In our In Case You Missed It series (also known as ICYMI), students working at the Office of Sustainability offer reflective reports on sustainability-related events and lectures at UW–Madison. The following entry is by Nina Delgadillo.
From October 4-11, 2021, UW–Madison students participated in the Swipe Out Hunger campaign by opting into donations each time they used their WisCard in campus dining halls. The campaign raised a total of $8,500 for the Badger Fare Program. Through the Badger Fare program, students facing food insecurity can receive a $75 payment onto their WisCard to help them purchase what they need.
The Swipe Out Hunger campaign was inspired by the plethora of student groups working on food justice-related issues like food accessibility, access to nutritious food, and food education. Connor Raboine, a fifth-year student studying Human Development and Family Studies with certificates in Food Systems, Global Health, and Sustainability, has worked with many food justice organizations at UW–Madison including Slow Food UW, where he has served as both an intern and a co-director. While developing relationships with other student organizations like the Campus Food Shed, Connor realized that many of these groups were looking not only to solve the problem of food insecurity but to understand and teach people the root causes of food insecurity. After taking on the idea for Swipe Out Hunger from a past graduate student, Connor wanted to ensure that the campaign would unite these various food justice organizations to address the problem together.
Often the stigma surrounding food access and food insecurity makes it difficult for students to reach out for help. Based on a survey from University Health Services in 2018, some students feel uncomfortable utilizing the resources provided by student organizations on campus. This is why a campaign like Swipe Out Hunger can be beneficial: it comes from the institutional level but is organized by students. Connor hopes that by having support from the university, students will feel more comfortable reaching out for help. But student input in an issue like this is still incredibly important. For example, during Swipe Out Hunger week, student volunteers were stationed at university dining halls to answer any questions about the campaign, provide campus resources for food insecurity, and help make students feel comfortable about donating.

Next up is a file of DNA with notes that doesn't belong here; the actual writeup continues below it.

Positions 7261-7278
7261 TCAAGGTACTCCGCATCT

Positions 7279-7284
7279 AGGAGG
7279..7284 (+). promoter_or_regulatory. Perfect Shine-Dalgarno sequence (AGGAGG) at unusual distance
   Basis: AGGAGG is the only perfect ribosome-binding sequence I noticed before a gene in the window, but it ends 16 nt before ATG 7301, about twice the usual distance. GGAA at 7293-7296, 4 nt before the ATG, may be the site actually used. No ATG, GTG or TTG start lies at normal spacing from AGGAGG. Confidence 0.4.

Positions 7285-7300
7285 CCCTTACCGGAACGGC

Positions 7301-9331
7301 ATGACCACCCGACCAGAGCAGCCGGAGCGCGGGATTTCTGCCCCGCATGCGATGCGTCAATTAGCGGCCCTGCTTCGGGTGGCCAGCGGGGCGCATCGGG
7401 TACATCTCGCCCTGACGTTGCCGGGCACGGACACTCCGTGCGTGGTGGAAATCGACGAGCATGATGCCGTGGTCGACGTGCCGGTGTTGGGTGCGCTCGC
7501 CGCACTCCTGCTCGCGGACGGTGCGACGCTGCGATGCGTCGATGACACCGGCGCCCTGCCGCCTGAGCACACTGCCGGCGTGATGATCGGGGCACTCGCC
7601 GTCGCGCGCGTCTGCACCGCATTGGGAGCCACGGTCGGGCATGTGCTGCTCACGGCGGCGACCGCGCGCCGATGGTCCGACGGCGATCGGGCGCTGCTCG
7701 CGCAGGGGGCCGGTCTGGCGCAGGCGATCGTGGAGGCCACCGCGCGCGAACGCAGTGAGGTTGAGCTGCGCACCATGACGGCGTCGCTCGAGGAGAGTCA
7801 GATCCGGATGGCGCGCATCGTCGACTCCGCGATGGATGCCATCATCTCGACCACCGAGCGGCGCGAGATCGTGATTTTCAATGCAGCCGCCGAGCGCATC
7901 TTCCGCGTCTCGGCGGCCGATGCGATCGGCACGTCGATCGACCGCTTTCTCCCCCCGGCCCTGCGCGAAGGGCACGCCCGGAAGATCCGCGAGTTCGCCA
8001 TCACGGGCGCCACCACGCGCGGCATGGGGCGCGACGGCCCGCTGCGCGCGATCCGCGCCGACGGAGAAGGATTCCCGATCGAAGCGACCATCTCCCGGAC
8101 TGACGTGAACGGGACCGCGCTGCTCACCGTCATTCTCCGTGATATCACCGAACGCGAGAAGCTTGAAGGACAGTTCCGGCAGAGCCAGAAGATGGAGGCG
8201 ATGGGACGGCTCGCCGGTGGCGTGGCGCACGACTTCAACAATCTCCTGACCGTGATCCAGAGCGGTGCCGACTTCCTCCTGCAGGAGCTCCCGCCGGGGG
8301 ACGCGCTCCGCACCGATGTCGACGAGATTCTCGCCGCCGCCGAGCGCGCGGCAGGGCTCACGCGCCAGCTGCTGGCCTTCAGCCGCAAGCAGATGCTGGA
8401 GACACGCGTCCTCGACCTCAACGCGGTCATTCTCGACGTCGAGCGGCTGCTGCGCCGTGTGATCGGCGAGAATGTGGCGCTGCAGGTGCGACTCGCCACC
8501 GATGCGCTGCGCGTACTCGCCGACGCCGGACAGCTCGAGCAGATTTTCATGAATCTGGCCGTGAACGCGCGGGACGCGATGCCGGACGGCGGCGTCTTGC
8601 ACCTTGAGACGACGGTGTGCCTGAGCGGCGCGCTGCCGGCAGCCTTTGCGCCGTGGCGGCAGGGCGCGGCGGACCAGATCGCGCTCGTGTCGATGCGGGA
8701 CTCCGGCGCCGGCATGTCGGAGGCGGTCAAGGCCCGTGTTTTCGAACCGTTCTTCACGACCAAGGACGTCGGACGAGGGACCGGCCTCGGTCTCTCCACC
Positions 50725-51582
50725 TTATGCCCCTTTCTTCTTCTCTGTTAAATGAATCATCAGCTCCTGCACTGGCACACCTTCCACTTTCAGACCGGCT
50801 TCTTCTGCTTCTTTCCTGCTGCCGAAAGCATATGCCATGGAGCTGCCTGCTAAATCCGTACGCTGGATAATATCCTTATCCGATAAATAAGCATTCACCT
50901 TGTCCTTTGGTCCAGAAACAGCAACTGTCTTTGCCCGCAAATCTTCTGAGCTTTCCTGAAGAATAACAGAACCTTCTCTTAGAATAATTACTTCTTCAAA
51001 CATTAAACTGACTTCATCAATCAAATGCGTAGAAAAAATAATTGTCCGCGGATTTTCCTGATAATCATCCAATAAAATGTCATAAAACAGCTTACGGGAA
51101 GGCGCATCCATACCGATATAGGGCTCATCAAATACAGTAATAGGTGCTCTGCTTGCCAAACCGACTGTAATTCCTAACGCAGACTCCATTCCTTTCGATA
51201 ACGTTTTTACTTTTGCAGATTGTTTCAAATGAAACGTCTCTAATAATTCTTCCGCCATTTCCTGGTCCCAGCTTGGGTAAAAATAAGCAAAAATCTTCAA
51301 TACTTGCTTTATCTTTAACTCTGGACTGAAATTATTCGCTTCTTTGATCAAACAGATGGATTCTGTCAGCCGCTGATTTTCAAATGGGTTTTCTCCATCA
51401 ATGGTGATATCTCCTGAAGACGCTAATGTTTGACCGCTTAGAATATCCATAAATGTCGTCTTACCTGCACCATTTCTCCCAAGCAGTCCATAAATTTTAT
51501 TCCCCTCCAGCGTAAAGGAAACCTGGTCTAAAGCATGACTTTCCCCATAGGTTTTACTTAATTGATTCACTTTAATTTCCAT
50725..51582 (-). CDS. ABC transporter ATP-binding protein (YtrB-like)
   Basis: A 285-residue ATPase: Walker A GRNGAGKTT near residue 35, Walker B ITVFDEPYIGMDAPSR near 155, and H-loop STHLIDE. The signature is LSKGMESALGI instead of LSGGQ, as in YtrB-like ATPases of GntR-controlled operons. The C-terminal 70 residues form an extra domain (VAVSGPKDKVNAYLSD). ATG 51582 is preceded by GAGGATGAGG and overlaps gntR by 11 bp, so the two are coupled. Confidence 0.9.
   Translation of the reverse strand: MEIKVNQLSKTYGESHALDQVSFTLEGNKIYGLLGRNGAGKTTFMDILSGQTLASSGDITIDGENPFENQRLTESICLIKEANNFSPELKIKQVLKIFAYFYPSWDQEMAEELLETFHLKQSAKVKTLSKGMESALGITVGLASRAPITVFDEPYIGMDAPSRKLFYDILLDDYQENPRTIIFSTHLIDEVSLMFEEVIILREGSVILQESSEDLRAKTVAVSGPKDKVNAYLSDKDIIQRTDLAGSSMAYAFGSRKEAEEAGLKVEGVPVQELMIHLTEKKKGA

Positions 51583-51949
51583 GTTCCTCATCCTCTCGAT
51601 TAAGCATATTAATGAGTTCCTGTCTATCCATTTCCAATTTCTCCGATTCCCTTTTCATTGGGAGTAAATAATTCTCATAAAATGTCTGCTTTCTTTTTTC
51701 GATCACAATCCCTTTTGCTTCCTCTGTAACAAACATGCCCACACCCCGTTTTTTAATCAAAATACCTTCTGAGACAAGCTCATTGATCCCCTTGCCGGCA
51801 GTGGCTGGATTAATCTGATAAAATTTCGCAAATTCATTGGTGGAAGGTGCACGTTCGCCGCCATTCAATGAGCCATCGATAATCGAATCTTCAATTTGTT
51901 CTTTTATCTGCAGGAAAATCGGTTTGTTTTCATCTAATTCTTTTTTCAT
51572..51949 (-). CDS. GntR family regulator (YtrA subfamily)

It is critical to create a campus culture where students facing food insecurity feel comfortable utilizing campus resources that can help them overcome the problem. Connor hopes that the Swipe Out Hunger campaign “continues to grow in meaningful ways and continues to involve students, student leaders, and students that are experiencing food insecurity, because…it can really grow in the ways it needs to best serve students on campus and provide a model for other universities to follow.” His hope for the future is that students will not need to utilize these resources because they will be food secure, but if they do need them, they will always have somewhere to turn.
For students who may be struggling with food insecurity, there are many campus resources. And for students who want to help with food access and food education issues on campus, student organizations working on these issues are always looking for volunteers. Even if you are unable to volunteer, student leaders encourage you to share your knowledge about food justice organizations. That way the stigma about food insecurity is reduced and students who may be struggling can always know where to go for help and feel comfortable doing so.